Years 9 and 10 (Year 7 entry)
Unscripted conversation and reflection on use of French language
Summary of task
Students were asked to participate in an unscripted conversation about aspects of their home and interests. The task required students to reflect on aspects of language and cultural practice.
By the end of Year 10, students use written and spoken French to socialise with peers, teachers and other French speakers in local contexts and online environments. They communicate about immediate and personal interests and involvements (such as family, friends, interests), and some broader social and cultural issues (such as health, social media, international experience, the environment). They approximate rhythms and intonation patterns of extended and compound sentences, using syllable combinations, and building fluency and accuracy in pronunciation, pitch and stress. They use the passé composé tense of regular verbs with avoir and être, noticing that the participe passé form of verbs with être involves gender and number agreement. They identify the form and function of reflexive verbs (such as se laver, se lever) and use appropriate forms of possessive adjectives in own language production. They locate, interpret and analyse information from different print, digital and community sources, and communicate information, ideas and views in a range of contexts using different modes of presentation. They use expressive and descriptive vocabulary to talk about feelings and experiences. They create imaginative and performative texts for a range of purposes, such as entertaining or persuading. They use French to narrate and describe, matching modes of presentation to context and intended audience. They create bilingual texts (such as guides, event commentaries, cultural glossaries), and interpret observed interactions in terms of cultural practices and comparisons.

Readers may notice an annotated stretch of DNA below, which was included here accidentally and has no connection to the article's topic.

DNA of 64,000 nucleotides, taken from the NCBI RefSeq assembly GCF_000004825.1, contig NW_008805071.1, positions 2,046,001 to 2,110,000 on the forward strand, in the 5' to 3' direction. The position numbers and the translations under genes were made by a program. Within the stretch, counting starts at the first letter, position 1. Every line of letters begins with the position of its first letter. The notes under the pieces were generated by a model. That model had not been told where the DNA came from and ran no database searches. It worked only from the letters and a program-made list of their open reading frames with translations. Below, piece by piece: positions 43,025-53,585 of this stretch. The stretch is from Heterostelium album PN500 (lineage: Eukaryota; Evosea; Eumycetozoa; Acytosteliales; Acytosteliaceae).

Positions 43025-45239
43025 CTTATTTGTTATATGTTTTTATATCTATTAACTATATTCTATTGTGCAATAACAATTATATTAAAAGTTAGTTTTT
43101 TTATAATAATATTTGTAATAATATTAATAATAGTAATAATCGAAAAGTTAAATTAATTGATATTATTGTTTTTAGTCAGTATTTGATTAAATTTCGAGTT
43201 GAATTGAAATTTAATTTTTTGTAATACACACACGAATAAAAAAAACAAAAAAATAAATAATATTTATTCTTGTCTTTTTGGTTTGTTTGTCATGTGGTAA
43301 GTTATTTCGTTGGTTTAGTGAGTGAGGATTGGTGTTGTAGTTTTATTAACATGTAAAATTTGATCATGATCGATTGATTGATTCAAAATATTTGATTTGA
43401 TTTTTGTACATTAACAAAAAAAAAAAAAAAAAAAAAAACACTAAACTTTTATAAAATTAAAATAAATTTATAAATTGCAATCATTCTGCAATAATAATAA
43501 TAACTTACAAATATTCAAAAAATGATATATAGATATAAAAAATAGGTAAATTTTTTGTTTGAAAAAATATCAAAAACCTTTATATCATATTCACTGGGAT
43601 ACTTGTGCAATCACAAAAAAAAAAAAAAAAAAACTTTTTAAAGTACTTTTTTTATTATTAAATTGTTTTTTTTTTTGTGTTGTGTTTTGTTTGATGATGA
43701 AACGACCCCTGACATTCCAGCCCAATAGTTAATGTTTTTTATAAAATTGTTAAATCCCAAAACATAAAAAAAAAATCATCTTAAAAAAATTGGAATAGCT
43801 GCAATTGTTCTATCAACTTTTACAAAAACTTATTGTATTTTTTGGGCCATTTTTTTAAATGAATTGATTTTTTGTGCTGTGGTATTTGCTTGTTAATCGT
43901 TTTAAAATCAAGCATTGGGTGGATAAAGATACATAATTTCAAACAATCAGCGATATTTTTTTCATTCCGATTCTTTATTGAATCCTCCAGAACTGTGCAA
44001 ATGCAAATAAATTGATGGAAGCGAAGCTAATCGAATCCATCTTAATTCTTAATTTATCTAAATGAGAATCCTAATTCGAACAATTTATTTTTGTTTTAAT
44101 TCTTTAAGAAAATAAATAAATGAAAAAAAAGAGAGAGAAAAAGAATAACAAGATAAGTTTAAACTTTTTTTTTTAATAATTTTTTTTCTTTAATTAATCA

Students identify differences between spoken and written forms of French, comparing these with English and other known languages. They identify the importance of non-verbal elements of communication, such as facial expressions, gestures and intonation. They make distinctions between familiar text types, such as greetings, instructions and menus, commenting on differences in language features and text structures. They use metalanguage for talking about language (such as formal and informal language, body language) and for reflecting on the experience of French language and culture learning. They identify relationships between parts of words (such as suffixes, prefixes) and stems of words (such as préparer, préparation; le marché, le supermarché, l’hypermarché). Students identify the validity of different perspectives, and make comparisons across languages and cultures, drawing from texts which relate to familiar routines and daily life (for example, la vie scolaire, la famille, les courses, les loisirs, la cuisine). They explain to others French terms and expressions that reflect cultural practices (such as bon appétit, bonne fête). They reflect on their own cultural identity in light of their experience of learning French, discussing how their ideas and ways of communicating are influenced by their membership of cultural groups.